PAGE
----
So they're not questions specifically about those practitioners or those projects that we've talked about, but we want you to start to think about relating these ideas to your own photography. And yeah. There's lots of the references and by the reading and things, for each one.

I was just going to say a little bit about then how the forums and the tasks, the activities, and the presentations will feed into the webinar at the end of the week. So these take place on a Thursday afternoon evening and a Friday morning. And you have an option of a few different times to attend. And we generally find that they cater for most people and most time zones. And you would, obviously, just need to go to one of those webinars.

It's totally optional, but it's also quite a valuable part of the program. It's where you can discuss your ideas about that particular topic with your peers and with your tutor. And also it's where you'll get quite a lot of feedback on your actual research project as well. So sometimes, a task is-- does prime you, does prep you for that webinar. And then other times, you don't really need to do anything in preparation for the webinars.

These generally take place-- there's about six weeks of each module where there are webinars. So it's not something that you have to do every week. And as I said, it is optional as well. There's also opportunities to see your tutor individually and throughout each module. And we also encourage peer-to-peer webinars. And that peer support is really, really important to have people getting the most out of the course as well.

And then I mentioned the reflection points at the end of each of the presentations. And a big part of how people learn is through a critical research journal. So it's a cross between a blog and a diary and a sketchbook, I suppose. And again, it's not something that we assess, but it's a place where you can really document your learning.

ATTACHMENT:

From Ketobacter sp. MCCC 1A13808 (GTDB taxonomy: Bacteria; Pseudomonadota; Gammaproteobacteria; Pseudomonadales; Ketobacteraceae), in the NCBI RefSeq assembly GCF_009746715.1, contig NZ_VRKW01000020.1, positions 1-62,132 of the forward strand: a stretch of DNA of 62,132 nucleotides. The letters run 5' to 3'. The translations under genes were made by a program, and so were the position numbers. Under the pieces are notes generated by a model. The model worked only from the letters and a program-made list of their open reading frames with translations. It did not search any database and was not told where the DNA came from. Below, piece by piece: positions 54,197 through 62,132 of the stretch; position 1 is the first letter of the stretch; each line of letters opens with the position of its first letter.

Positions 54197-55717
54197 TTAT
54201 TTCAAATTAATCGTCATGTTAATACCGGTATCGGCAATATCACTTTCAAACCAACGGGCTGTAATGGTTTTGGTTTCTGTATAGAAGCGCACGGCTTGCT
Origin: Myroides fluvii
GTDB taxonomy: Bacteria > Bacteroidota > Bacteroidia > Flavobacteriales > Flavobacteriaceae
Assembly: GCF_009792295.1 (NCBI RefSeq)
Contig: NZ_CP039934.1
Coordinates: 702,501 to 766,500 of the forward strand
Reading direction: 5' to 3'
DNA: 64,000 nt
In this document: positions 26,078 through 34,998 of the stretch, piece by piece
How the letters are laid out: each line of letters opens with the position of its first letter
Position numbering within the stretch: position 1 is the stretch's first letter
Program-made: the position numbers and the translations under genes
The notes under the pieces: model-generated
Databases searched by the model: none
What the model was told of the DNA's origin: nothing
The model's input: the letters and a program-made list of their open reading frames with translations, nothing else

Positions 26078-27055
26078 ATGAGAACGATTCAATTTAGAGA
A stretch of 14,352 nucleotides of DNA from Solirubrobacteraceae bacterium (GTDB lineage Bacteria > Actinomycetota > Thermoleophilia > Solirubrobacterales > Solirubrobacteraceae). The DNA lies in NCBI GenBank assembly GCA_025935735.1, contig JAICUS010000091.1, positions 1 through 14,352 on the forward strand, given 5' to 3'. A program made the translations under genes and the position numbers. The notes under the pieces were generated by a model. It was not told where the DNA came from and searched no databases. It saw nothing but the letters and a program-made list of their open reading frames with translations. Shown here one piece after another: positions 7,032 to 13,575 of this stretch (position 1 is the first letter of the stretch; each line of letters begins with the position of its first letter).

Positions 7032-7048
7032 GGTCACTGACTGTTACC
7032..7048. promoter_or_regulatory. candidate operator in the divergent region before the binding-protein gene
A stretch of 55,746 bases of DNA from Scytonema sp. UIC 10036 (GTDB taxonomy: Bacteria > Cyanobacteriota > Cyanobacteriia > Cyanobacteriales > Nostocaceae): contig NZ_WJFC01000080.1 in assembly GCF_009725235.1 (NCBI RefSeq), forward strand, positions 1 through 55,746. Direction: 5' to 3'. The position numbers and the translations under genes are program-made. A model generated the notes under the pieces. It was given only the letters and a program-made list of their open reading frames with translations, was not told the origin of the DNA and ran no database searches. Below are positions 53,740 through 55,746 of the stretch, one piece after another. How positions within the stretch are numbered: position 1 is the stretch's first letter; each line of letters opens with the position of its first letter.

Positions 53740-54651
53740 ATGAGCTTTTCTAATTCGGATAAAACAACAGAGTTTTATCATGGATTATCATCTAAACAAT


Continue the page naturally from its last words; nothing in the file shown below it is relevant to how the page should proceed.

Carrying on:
It's where you can put your research for your project where you can document your different shoots and reflect on how they've gone and how you want to develop those further. But yeah. We give you some suggestions at the end of each topic in the first module. And then as said also-- and then we go on to the next topic.

But then we-- as I said, we would have the Tallis Resources for that week as well. Also taking place in not every week, but in most of the weeks in my module, there is a module seminar and that's about an hour. And that is recorded. So if people can't make that, then they'll catch up watching the recording. I try and keep those as succinct as possible because watching back on recorded webinars isn't the most joyous experience.

But those in particularly in the first module are really geared around really understanding the requirements of the first couple of assignments. And those will carry on in the other modules as well. So it's a good place to touch base with the module leader. To ask any questions that you've got about any of the aspects of any of the topics. But also just to clarify any of the expectations about the assignments as well.

And so I mentioned those briefly earlier. So everything I've shown you, and pretty much everything I've talked about up to this point is optional. And as you can see, you could potentially spend a huge amount of time if you wanted to and if you had that time on each of those topics.

But these are the things that you really have to do in order to pass each of the modules. So in each of our first four modules-- no, sorry, in all of the five modules of the course, there are two assignments and they are both compulsory assignments. So you have to pass both of those in order to pass the module. And our first assignment is to conduct a reflective presentation, an eight-minute presentation, which you don't have to deliver live. That's something that's pre-recorded.

And then also as I mentioned as well, there is the proposal as well. So people will hand in the reflective presentation in week 8, the beginning of week 8, and then the research project proposal, which should contain your photography as well as your words will be handed in at the beginning of week 12, basically. And then yeah, give us a couple of weeks, and then we will assess those, and then you'll have a meeting in which you'll get your feedback, et cetera.

So these assignments are going on in the background of the different topics. And the different topics will help you in various ways. Some ways that are less obvious than others. But they will help you to really get the most out of the assignments. So whilst there is a huge amount of optionality on the program and the different modules, it really is in everybody's best interests to engage as much as they possibly can, basically.